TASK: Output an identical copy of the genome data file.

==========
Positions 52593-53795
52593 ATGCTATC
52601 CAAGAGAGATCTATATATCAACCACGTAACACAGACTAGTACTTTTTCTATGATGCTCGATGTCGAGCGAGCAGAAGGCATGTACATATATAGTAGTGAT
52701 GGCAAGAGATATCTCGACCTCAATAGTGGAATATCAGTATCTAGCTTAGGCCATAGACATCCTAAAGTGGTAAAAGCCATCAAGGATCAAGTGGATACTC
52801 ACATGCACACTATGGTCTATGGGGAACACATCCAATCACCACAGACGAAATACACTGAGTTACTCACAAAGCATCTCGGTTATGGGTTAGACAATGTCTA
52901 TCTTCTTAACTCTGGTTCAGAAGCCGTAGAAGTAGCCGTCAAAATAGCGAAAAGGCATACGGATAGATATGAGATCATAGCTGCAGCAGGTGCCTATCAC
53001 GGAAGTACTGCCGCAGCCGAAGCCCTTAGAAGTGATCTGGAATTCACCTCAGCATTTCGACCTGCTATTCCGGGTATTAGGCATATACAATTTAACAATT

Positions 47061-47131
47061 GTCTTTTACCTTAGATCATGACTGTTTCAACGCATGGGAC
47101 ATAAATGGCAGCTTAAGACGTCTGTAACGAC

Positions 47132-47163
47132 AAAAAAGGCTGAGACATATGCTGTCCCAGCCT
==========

Positions 52593-53795
52593 ATGCTATC
52601 CAAGAGAGATCTATATATCAACCACGTAACACAGACTAGTACTTTTTCTATGATGCTCGATGTCGAGCGAGCAGAAGGCATGTACATATATAGTAGTGAT
52701 GGCAAGAGATATCTCGACCTCAATAGTGGAATATCAGTATCTAGCTTAGGCCATAGACATCCTAAAGTGGTAAAAGCCATCAAGGATCAAGTGGATACTC
52801 ACATGCACACTATGGTCTATGGGGAACACATCCAATCACCACAGACGAAATACACTGAGTTACTCACAAAGCATCTCGGTTATGGGTTAGACAATGTCTA
52901 TCTTCTTAACTCTGGTTCAGAAGCCGTAGAAGTAGCCGTCAAAATAGCGAAAAGGCATACGGATAGATATGAGATCATAGCTGCAGCAGGTGCCTATCAC
53001 GGAAGTACTGCCGCAGCCGAAGCCCTTAGAAGTGATCTGGAATTCACCTCAGCATTTCGACCTGCTATTCCGGGTATTAGGCATATACAATTTAACAATT

Positions 47061-47131
47061 GTCTTTTACCTTAGATCATGACTGTTTCAACGCATGGGAC
47101 ATAAATGGCAGCTTAAGACGTCTGTAACGAC

Positions 47132-47163
47132 AAAAAAGGCTGAGACATATGCTGTCCCAGCCT